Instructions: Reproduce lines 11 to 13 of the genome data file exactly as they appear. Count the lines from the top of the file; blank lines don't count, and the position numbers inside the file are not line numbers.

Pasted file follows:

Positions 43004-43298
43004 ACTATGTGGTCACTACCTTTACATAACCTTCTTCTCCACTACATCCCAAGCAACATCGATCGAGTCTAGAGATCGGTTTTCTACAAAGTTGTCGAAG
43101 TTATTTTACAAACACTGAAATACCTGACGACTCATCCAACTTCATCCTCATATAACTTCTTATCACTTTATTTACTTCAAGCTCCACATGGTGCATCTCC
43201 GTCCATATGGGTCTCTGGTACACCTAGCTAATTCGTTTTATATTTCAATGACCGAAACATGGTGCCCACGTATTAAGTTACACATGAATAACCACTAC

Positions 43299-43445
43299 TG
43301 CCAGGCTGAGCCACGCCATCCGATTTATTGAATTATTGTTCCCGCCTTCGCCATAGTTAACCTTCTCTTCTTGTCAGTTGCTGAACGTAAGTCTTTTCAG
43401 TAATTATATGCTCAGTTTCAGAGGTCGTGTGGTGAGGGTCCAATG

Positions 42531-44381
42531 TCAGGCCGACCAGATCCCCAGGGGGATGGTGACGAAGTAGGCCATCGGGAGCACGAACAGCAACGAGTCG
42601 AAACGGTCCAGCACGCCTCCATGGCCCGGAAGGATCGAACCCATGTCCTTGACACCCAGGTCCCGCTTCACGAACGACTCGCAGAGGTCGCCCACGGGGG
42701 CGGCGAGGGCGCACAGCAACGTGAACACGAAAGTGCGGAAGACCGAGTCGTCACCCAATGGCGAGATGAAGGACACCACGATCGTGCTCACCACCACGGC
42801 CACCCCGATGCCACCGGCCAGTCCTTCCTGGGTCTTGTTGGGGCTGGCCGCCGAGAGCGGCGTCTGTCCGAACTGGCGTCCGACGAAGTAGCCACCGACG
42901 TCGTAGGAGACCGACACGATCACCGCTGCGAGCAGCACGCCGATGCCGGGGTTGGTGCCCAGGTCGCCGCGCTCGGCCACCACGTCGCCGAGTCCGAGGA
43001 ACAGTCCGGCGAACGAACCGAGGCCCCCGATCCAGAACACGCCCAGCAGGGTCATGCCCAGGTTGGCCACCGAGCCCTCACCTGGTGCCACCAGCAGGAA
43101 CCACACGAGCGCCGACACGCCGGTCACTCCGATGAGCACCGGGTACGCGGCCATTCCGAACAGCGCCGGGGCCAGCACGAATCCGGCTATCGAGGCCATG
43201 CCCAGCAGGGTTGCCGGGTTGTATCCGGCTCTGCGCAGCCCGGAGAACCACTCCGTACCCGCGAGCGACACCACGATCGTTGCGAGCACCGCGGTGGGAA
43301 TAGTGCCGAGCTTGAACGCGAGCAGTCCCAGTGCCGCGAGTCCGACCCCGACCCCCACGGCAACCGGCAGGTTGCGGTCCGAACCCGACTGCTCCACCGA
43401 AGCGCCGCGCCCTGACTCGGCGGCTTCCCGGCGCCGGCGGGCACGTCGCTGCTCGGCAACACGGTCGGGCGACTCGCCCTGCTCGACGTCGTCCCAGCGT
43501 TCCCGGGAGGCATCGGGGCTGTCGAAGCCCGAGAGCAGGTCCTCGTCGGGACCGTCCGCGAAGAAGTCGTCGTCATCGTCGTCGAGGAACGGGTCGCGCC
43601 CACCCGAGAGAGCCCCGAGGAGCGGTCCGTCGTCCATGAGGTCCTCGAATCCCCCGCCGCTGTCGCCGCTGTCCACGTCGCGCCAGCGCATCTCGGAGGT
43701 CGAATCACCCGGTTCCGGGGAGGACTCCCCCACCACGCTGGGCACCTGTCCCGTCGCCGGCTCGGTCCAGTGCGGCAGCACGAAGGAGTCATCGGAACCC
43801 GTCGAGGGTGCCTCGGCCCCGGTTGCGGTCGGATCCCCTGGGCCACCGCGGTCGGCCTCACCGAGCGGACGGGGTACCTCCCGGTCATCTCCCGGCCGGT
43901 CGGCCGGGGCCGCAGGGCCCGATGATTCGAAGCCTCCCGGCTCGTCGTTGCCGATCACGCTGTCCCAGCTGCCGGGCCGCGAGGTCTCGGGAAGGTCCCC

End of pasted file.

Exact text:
42601 AAACGGTCCAGCACGCCTCCATGGCCCGGAAGGATCGAACCCATGTCCTTGACACCCAGGTCCCGCTTCACGAACGACTCGCAGAGGTCGCCCACGGGGG
42701 CGGCGAGGGCGCACAGCAACGTGAACACGAAAGTGCGGAAGACCGAGTCGTCACCCAATGGCGAGATGAAGGACACCACGATCGTGCTCACCACCACGGC
42801 CACCCCGATGCCACCGGCCAGTCCTTCCTGGGTCTTGTTGGGGCTGGCCGCCGAGAGCGGCGTCTGTCCGAACTGGCGTCCGACGAAGTAGCCACCGACG